To make room for others.
To watch candle sticks burn down to the end throughout an evening.
To play games.
To sit in stillness.
To watch movies together.
To read books side by side.
To drink tea slowly.
To have breakfast with friends.
To open up your home to others.
All these things that have always been a part of who I am but have been buried deep within over the past few years. The chance to rediscover myself. To face the parts of me I don't like. To bring the darkness into the light.
To remember what faith is. To believe again.
I am reading Madeleine L'Engle's Walking on Water, and I am allowing myself to become lost in it. As I allow myself to write, to type out words that I think, wonder, and believe, I realize that this is my spiritual discipline. That my writing and my faith are so intertwined that I don't think I could separate them anymore, even if I wanted to. As I find my voice and believe in myself as a writer, it is only because I am listening to His voice and believing in Him.
Isaiah knew himself to be mortal and flawed, but he had the child's courage to say to the Lord, "Here I am. Send me." And he understood the freedom which the Spirit can give us from ordinary restrictions when he wrote, "When you pass through deep waters I am with you; when you pass through rivers, they will not sweep you away; walk through fire and you will not be scorched, through flames and they will not burn you." He may not have had this understanding before he wrote those words, for such understanding is a gift which come when we let go and listen. I think I looked up this passage because I dreamed that a friend reached into the fireplace and drew out a living coal and held it in his hand, looking at its radiance, and I wondered at him because he was not burned.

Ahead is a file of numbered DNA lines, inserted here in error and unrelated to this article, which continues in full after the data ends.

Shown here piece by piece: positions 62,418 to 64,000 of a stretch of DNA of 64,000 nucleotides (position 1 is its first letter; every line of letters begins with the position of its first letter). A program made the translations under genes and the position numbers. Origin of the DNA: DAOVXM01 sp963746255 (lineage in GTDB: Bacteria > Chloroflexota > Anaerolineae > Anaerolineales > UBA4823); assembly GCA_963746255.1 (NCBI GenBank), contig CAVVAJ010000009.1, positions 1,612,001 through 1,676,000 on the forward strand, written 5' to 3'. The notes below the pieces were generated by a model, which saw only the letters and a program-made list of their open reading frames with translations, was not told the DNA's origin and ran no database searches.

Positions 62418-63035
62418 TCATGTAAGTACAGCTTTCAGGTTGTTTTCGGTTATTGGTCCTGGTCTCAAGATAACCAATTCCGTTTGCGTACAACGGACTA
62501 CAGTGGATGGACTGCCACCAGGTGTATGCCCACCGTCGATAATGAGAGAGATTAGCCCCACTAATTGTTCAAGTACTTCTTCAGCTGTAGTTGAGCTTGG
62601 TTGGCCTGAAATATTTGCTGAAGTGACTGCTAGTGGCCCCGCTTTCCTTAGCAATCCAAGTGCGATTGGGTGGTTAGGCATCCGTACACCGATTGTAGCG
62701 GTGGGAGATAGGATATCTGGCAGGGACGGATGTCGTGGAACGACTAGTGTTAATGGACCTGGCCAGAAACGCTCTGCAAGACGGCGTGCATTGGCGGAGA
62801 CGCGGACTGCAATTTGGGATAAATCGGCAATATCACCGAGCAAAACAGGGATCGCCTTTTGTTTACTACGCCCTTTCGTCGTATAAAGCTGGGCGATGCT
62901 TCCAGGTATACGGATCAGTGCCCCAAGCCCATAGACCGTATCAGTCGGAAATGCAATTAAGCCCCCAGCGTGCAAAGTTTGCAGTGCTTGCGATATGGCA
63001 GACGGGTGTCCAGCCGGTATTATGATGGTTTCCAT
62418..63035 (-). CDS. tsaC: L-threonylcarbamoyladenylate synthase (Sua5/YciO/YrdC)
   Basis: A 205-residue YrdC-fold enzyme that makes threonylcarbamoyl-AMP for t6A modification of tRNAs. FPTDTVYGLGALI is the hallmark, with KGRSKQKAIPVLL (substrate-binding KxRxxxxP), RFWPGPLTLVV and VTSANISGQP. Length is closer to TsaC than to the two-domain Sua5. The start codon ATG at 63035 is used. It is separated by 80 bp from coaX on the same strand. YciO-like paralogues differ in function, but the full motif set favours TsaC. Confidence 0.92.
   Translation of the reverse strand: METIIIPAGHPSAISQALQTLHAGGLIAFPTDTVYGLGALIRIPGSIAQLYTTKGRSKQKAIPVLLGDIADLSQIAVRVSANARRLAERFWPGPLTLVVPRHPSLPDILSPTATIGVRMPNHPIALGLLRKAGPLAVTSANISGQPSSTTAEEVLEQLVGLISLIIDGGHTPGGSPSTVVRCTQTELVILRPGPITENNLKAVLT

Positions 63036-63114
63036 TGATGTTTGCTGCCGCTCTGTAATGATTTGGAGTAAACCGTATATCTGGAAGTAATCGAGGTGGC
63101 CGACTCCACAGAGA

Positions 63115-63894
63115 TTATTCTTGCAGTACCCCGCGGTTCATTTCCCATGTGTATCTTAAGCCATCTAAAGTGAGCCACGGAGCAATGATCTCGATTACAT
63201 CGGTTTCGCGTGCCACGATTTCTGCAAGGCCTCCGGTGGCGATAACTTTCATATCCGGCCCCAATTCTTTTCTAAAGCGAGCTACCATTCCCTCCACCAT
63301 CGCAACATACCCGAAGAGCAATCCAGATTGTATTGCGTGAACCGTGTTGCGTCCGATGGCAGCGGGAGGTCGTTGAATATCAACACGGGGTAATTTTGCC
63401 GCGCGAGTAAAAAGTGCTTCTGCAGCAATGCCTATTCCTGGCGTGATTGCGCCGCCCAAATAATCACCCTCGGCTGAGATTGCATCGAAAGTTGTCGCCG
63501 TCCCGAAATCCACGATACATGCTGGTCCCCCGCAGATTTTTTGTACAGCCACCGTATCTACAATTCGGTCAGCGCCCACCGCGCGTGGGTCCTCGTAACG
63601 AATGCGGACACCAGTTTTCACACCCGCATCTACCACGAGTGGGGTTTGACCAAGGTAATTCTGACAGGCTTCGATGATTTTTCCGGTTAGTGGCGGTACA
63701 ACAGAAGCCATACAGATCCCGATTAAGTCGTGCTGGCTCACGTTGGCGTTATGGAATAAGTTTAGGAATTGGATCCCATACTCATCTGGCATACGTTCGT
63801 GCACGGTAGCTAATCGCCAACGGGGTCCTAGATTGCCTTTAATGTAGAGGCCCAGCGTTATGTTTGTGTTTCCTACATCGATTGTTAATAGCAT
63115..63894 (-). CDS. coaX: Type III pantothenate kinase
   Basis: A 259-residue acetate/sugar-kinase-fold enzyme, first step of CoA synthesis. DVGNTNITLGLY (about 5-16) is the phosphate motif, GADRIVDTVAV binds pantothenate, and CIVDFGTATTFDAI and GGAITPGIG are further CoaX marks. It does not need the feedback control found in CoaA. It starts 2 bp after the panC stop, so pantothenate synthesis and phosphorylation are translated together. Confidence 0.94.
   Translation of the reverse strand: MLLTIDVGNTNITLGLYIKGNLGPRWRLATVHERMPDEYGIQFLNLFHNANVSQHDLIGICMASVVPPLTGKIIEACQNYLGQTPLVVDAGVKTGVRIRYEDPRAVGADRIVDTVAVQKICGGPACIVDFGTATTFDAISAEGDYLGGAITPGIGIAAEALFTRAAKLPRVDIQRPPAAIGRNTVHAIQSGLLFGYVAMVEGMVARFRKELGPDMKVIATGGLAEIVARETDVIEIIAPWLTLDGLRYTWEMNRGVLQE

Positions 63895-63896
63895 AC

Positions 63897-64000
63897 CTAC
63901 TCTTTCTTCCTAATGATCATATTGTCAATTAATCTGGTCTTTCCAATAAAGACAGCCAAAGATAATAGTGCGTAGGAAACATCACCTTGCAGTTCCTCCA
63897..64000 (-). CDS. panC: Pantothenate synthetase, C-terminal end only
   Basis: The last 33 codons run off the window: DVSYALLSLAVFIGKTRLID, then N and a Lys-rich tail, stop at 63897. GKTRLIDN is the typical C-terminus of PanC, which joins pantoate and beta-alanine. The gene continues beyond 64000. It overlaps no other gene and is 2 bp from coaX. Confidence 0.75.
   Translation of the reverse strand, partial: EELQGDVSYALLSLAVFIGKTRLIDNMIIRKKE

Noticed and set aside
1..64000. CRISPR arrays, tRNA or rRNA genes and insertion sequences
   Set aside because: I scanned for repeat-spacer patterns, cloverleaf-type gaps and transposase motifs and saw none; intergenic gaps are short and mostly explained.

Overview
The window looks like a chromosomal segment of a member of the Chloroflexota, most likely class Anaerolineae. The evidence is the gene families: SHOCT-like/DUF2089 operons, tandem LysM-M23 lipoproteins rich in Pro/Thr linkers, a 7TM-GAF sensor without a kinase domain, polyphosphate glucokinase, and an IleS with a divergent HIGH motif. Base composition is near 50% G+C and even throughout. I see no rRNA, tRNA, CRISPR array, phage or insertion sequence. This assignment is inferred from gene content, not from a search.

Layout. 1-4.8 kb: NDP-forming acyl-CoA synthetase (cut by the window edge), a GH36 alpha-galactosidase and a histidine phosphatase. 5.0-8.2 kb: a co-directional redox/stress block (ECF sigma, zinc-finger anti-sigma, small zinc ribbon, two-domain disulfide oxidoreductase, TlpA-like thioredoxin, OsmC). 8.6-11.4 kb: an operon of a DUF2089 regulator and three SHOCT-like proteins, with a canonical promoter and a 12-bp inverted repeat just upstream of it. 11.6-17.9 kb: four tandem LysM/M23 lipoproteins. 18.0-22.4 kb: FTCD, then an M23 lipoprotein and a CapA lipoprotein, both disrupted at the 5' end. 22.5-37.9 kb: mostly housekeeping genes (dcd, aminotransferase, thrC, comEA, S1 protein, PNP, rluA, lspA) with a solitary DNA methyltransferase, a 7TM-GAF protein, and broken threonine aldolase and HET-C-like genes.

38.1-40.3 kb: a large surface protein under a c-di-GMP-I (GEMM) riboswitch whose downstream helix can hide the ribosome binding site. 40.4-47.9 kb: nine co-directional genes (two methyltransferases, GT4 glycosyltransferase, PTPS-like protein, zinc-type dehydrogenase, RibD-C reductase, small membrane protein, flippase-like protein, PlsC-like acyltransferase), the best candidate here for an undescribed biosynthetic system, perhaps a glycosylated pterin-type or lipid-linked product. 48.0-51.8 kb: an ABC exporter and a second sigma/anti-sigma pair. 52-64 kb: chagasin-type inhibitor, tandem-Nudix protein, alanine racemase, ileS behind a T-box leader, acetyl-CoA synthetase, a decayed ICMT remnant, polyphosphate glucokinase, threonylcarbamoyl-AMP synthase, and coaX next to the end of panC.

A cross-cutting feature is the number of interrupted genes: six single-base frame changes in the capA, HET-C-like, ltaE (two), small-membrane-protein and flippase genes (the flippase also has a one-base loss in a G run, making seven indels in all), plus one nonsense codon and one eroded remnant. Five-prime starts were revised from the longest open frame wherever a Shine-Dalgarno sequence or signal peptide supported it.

It may be that we have lost our ability to hold a blazing coal, to move unfettered through time, to walk on water, because we have been taught that such things have to be earned; we should deserve them; we must be qualified. We are suspicious of grace. We are afraid of the very lavishness of the gift (76-77).
I am that one, suspicious of grace. I believe it for others but step away from it for myself.
And I am so tired of doing that. Of expecting less for myself than for others. It's been a hard season, and I don't want my default to believe it to be a punishment or curse. It's too hard to live that way.
I'm starting to remember what faith is. To believe and hope and trust. To see the rubbish all around, but to still see my God as beautiful and holy. To recognize the pain, but feel His love. To realize that sometimes, things don't work out the way you expected them to, but to see the whole bloody thing as beautiful, even if you have to kick away the debris to see it.
So tonight, I'll put my sick little kiddos to bed. I'll drink some tea. I'll curl up on the couch next to my husband. And I'll light some candlesticks and let them burn all the way down until they extinguish themselves. And I'll reread those words that Isaiah wrote down, so long ago. And as we crawl through Holy Week, I'll soak it all up deep into the marrow.
When you pass through the waters, I will be with you;and when you pass through the rivers, they will not sweep over you.When you walk through the fire, you will not be burned; the flames will not set you ablaze.Isaiah 43:2